Cape Town - The Women’s Legal Centre Trust (WLCT) has expressed disappointment that the Western Cape High Court found it was not persuaded at this stage that the common law should be developed to permit unmarried couples in life partnerships to claim maintenance from one another in the event of separation.
The court recently dismissed a woman’s application for interim financial relief pending further court proceedings.
Judges Judith Cloete and Hayley Slingers found: “We are not persuaded, given the approach adopted by the applicant in this matter, that we are in a position to make a properly informed decision about whether the common law development she seeks is required.
“Nor are we persuaded that development of the common law in the manner proposed by her is necessary or appropriate. The applicant already has a common law remedy and her entitlement or otherwise to maintenance rests squarely on that remedy.
“She must first prove facts establishing that the duty of support existed, and that it existed in a familial setting.
“If proven, her right to legal protection will be established. The pending action affords her the perfect opportunity to do so.
The application is dismissed with no order as to costs.”
The woman and man were previously involved in a romantic relationship for 8 to 9 years until April 6, 2022 when the man vacated their common home, court papers read.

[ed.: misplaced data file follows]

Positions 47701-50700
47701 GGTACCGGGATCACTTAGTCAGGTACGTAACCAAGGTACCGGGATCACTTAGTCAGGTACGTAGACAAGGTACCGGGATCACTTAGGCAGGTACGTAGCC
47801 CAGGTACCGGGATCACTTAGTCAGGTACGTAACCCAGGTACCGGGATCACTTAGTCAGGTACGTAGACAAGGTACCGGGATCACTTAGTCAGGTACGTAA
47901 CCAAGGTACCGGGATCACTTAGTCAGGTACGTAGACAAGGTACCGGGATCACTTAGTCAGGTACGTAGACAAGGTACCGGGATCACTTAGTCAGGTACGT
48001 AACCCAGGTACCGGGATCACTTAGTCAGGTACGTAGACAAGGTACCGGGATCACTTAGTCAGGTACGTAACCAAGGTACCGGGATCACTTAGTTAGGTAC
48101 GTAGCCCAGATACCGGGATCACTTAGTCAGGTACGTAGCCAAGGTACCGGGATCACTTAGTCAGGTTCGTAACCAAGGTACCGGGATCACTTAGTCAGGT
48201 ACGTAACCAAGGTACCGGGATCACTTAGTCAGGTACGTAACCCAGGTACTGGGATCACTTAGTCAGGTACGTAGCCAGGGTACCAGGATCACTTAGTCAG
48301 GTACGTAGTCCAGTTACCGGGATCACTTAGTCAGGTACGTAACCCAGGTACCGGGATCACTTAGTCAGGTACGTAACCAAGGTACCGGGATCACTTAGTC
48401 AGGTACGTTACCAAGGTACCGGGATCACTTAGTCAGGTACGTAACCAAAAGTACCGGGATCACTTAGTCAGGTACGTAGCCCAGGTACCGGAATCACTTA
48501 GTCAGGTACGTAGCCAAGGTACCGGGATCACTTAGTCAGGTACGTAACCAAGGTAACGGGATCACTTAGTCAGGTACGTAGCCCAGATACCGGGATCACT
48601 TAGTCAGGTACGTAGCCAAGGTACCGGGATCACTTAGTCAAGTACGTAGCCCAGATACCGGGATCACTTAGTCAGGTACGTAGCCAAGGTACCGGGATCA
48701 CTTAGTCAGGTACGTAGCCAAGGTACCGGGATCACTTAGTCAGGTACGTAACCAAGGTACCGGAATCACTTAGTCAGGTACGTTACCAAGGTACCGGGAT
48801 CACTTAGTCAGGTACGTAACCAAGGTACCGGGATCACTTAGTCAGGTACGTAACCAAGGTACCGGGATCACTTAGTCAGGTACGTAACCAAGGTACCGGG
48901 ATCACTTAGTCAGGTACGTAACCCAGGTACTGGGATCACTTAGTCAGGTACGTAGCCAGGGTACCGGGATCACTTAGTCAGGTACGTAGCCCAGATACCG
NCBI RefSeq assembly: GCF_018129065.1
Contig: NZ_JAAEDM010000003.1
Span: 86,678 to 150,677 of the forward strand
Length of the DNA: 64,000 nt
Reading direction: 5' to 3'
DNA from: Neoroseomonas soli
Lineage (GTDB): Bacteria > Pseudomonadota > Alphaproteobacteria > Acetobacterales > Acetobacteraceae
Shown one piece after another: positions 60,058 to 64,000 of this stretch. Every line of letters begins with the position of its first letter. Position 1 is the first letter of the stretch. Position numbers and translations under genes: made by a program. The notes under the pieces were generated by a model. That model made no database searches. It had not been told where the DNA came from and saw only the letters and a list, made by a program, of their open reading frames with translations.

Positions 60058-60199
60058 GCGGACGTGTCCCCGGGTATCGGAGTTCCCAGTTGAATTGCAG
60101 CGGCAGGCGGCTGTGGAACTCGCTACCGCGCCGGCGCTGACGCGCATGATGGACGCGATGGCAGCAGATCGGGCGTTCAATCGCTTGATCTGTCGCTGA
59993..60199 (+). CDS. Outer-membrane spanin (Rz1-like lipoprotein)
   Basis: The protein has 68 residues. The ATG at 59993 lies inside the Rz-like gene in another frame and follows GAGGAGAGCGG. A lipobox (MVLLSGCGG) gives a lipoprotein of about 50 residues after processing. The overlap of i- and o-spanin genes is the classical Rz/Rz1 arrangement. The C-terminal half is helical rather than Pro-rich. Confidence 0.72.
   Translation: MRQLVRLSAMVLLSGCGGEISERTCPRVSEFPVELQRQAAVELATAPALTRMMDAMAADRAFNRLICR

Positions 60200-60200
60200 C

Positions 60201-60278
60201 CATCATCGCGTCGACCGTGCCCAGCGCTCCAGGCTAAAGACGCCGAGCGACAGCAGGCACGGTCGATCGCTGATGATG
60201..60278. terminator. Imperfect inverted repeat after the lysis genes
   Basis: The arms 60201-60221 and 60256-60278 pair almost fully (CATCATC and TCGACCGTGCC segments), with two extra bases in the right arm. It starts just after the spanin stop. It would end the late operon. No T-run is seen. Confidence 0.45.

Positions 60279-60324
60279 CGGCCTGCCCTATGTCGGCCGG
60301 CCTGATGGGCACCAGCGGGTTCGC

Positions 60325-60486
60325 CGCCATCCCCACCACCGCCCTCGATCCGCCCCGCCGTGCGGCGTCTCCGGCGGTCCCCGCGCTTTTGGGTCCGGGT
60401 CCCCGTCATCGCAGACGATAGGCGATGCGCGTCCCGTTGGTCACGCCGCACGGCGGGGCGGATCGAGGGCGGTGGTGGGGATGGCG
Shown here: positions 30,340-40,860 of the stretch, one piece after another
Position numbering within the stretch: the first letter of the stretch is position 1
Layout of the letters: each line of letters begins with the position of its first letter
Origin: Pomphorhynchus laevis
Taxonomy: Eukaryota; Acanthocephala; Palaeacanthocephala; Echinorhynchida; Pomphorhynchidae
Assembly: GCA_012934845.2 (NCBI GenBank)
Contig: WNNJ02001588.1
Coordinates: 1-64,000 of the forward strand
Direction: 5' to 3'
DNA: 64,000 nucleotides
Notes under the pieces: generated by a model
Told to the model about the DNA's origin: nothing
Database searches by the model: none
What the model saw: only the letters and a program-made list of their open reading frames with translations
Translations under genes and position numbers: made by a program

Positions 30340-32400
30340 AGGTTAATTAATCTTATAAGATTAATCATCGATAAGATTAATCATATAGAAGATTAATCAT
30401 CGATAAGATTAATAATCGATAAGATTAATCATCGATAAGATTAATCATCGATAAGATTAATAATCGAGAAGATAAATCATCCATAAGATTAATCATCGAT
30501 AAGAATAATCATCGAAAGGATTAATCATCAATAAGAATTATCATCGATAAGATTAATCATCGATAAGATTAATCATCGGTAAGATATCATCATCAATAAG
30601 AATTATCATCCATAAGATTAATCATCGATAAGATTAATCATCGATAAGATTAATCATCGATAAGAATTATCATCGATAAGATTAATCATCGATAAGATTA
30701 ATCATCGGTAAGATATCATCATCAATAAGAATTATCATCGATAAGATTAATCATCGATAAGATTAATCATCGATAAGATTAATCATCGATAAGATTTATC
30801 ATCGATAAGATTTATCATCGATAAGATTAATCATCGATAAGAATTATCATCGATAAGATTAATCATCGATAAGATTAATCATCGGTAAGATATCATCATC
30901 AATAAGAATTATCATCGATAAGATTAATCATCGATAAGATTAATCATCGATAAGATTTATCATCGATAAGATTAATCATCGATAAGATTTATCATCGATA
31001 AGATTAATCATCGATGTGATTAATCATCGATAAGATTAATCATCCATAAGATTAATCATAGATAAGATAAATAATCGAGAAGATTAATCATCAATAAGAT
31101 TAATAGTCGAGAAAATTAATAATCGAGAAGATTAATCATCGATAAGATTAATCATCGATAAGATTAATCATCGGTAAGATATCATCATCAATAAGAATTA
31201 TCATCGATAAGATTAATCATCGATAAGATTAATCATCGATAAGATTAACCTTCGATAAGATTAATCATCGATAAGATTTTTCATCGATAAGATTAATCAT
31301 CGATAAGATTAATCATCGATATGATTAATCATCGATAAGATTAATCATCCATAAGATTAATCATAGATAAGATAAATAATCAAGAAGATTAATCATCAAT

Three young children were born from their relationship.
When the parties started their romantic relationship they were still entangled with their previous partners.
The applicant had not yet terminated her relationship with her former partner/boyfriend and the respondent remained married until 2019.
There are pending proceedings against the man in which the woman argues that their relationship constituted a permanent life partnership.
Accordingly, her case was that the court should develop the common law in a manner that gives effect to the extent that the common law and legislation do not adequately do so, by effectively recognising a legal duty of support for unmarried permanent life partners following the termination of the life partnership.
To achieve this, she launched an application for interim maintenance, pending the determination of the action, as well as a contribution to her costs in pursuing the action.
She sought cash maintenance of R56 000 a month and payment of her medical and vehicle expenses. She also sought an order, as part of her maintenance claim, that the man pay R1 million as an initial contribution towards her costs in the pending action.
For the WLCT, who was amicus curiae (friends of the court) in the matter, attorney Charlene May said: “We are left disappointed that the Western Cape High Court did not embrace its constitutional obligation to develop the common law to allow for women in opposite sex life partnerships to claim maintenance at the termination of the relationship.
“As the WLCT pointed out to the Court it’s not just (the applicant) who is in this position but countless other women who’d hoped this court would address the discrimination they face in not being able to claim maintenance.”